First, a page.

When I open up a checking account, all I need is my license and my SSN and $1000. They don't need the transaction history from every other checking account I have because they are not assuming any liability or risk. Such is the case with the average Robinhood customer, ergo, they should not steal the customer's transaction history from their bank. This should honestly be prosecuted.

I don't mean to be rude, but I think you have to be either high, really dumb, or a robinhood stakeholder to think that people would want this or that it would be a good idea. I would suggest moving to China if you think it's a good idea - I'm sure you will be able to get great discounts on a lot of things if your transaction history is conducive to the greater good in the near future.


except they already took a large secondary offering they keep if the company fizzles out

"Yesterday we discussed how Robinhood had raised $363 million in new funding at a $5.6 billion post-money valuation. All of that was primary capital, but we've since learned from multiple sources that there also was a secondary transaction whereby Robinhood's co-founders and some early employees cashed out just north of $100 million."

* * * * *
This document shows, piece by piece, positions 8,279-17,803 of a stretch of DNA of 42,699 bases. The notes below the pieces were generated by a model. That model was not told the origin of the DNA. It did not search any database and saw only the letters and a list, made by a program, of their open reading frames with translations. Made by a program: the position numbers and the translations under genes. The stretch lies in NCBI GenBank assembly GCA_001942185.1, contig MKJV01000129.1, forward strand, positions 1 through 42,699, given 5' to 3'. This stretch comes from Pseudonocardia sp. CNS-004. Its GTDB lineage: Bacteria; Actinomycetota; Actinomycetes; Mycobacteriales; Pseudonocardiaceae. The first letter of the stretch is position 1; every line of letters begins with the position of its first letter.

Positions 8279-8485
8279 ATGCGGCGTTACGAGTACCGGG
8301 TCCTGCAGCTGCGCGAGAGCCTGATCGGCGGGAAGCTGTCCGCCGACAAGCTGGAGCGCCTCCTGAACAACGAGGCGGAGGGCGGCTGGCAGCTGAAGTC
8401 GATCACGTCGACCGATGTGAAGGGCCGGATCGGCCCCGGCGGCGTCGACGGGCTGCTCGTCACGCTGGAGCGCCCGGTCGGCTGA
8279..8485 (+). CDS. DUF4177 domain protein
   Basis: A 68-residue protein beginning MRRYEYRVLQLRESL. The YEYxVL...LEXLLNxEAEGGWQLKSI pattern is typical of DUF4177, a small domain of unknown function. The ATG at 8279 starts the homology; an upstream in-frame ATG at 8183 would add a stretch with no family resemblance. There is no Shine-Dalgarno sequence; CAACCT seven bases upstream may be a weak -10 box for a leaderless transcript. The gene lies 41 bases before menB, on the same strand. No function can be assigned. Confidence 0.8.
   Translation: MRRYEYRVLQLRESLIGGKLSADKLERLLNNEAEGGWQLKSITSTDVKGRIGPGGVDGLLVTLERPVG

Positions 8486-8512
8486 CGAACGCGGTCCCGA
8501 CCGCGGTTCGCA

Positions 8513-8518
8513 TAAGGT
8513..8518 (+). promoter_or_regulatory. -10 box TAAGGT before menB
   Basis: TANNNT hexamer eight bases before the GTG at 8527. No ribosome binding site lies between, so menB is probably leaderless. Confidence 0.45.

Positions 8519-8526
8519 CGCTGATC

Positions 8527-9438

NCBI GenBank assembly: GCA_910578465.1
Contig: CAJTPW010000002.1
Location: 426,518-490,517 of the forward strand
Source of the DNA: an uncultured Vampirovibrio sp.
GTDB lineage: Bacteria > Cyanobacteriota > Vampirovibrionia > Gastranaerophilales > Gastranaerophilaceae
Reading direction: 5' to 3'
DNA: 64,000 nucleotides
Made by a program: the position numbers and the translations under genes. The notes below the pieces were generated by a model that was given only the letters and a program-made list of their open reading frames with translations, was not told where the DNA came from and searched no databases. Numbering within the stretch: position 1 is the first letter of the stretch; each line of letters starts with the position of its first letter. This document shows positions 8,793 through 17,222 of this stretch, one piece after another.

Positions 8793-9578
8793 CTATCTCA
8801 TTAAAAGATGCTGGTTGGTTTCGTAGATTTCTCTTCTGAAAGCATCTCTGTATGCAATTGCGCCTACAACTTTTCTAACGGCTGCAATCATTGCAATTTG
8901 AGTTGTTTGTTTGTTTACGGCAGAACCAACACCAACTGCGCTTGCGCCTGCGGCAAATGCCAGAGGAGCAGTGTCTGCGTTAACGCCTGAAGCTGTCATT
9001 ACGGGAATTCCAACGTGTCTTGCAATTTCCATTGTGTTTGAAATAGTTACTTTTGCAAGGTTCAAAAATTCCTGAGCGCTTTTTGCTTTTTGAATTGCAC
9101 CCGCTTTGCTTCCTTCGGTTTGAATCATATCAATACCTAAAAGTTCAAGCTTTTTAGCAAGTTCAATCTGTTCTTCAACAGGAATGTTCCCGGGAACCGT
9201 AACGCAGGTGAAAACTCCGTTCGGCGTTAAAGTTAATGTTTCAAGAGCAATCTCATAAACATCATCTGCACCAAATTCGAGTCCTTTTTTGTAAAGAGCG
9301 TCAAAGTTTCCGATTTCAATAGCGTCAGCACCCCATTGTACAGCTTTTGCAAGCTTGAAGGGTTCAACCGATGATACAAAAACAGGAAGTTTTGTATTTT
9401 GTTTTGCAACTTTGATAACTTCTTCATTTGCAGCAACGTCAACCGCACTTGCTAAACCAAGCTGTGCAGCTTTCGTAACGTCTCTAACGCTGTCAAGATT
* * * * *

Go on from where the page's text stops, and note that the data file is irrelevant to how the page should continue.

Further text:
https://www.axios.com/newsletters/axios-pro-rata-9833c302-36...


Venmo also uses Plaid for bank connection, though I doubt their user base really cares


I did not know about Plaid until today.

https://plaid.com/solutions/transaction-data/

> Our high-functioning platform pulls up to 24 months of data directly from users’ bank accounts.

Whoa. I never agreed to anything like that. How is this legal/why would banks let a startup have this much information?


You authenticate to Plaid with your bank credentials, so it's not much different than the data you can get directly from the bank through OFX (like Quicken and other things do). Plaid just simplified it and put a better API on it.


They do? I had no idea about that.


Exactly.


You can use ACH trial deposit verification with Robinhoodas alternative to Plaid.


Missing the point. That option is hidden. Most are connecting through Plaid. Even techies on here have no clue Robindhood collects this information when you link a bank account.


I've been holding off adding a bank account till I open a new one specifically for robinhood


Create a checking account that you use only for Robinhood. You can open a free checking account online in about 5 minutes.


Thank you. Disconnecting my bank acct ASAP!


Well, secondary markets.


considering how popular it is, i think the high valuation is here to stay . Regular online brokers have, for years, been charging clients too much, with arbitrary fees, almost as a form of collusion .Robinhood breaks this cartel up, much like Uber broke up the taxi cartel.


$4.95 per trade on Schwab is “too much”? I’ll stick with my Schwab brokerage + free investor checking with unlimited international atm fee rebates over giving up my entire bank account transaction history.